However, the state parks board also shut down the natural bridge for several months to shift staff elsewhere. Two months ago, the state agreed to allow the bridge to open on weekends, with help from volunteers and money from Payson to pay ranger salaries.
Mayor Evans said the town so far has agreed to pay about $4,000 in costs for part-time rangers to keep the Tonto Natural Bridge open on summer weekends.
The town concluded a new agreement this week with the state to operate the park under the terms of a special use permit, should the park system run out of money or the legislature fail to approve the necessary bills to allow the shifting of funds. That agreement will let the town operate the park and keep the gate fees, with law enforcement provided by the Gila County Sheriff’s Office — perhaps the volunteer sheriff’s posse.
Entry fees would likely cover the costs of the park’s operation. The park nearly broke even on operating costs before this year’s increase in admission fees. Visitation has dropped this year, since the park remains open only on weekends. However, average weekend visitation has jumped, say park officials.
Visits to the whole system have declined since 2000, from about 2.5 million to 2.3 million. That echoes the trend at the national parks and national forests. Visitors to Tonto bridge peaked at 100,000 in 2000, hit a low of 83,000 in 2006, then rebounded.
Bahl said the overall park system needs between $18 million and $22 million more to avert the first statewide closure in the system’s 50-year history. That would amount to less than half a percent of the current, projected $3.4 billion deficit, she said. The state budget totals about $11 billion.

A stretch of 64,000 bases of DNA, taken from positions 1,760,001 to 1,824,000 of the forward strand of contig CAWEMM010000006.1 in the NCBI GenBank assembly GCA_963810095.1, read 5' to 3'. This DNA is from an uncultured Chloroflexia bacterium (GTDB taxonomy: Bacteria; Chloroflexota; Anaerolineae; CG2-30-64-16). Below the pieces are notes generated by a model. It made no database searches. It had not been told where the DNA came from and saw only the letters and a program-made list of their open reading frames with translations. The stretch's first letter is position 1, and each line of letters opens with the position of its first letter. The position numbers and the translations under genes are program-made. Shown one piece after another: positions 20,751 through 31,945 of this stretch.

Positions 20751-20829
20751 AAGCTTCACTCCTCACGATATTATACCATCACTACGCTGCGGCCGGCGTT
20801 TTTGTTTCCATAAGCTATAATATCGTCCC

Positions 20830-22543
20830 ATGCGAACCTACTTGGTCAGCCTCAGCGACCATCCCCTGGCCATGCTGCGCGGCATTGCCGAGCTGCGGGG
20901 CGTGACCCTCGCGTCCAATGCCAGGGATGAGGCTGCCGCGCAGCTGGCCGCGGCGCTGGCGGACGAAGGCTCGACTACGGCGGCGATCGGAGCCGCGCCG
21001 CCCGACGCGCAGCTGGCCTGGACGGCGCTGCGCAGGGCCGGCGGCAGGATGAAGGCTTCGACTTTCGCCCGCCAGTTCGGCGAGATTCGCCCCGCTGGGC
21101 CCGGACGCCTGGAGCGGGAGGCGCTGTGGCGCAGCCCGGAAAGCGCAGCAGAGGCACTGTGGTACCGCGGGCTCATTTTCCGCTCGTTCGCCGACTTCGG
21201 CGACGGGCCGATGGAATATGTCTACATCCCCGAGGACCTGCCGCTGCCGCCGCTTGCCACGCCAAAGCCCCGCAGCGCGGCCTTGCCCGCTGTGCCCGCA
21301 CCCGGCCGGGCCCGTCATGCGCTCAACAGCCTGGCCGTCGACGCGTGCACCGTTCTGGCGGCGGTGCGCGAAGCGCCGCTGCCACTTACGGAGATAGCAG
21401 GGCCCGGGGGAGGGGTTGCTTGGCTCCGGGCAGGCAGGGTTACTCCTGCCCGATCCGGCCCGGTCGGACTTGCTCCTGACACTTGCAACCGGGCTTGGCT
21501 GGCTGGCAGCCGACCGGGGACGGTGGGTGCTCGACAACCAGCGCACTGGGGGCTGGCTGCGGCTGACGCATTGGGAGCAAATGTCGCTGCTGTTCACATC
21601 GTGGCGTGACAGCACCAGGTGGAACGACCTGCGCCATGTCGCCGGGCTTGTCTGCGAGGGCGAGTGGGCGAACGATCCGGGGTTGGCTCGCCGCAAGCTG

“Not to provide such modest funding will effectively wipe out more than 50 years of taxpayer investment in buying, building and opening such heavily visited places.”
A recent economic study concluded spending by the million people who visited state parks in 2007 generated more in tax revenue than it cost to operate the parks, including Kartchner Caverns near Benson.
State parks visitors generated $266 million in direct, indirect and induced economic activity and 3,300 jobs, according to the study by economists from Northern Arizona University. That spending produced $42 million in state, local and federal taxes — about one-third more than the budget for running the parks.
The study did not count spending by people who live within 50 miles of the parks, since that money isn’t “added” to the local economy.
A handful of parks produced most of that revenue and activity. Money spent by visitors to the top parks include $34 million at Lake Havasu, $30 million at Slide Rock in Sedona, $20 million at Catalina near Tucson, $17 million at Red Rock State Park in Sedona, $12 million at Kartchner Caverns, $10 million at Buckskin Island on the Colorado River and $7.2 million at the Tombstone Courthouse.
Gila County, with a single state park, reaped $3.6 million in economic benefits and 38 jobs. The county actually ranked next to last statewide, just ahead of the $2.5 million in benefits to Apache County generated by Lyman Lake. Only Maricopa County lacks any state parks at all.
Each out-of-the-area person who visits a state park spends an average of $70, concluded the study released earlier this year.
The 14 recreation-oriented parks — including Tonto Natural Bridge — therefore generate $157 million in economic activity, the nine historic parks generate $35 million and the four conservation parks generate $32 million, the report concluded.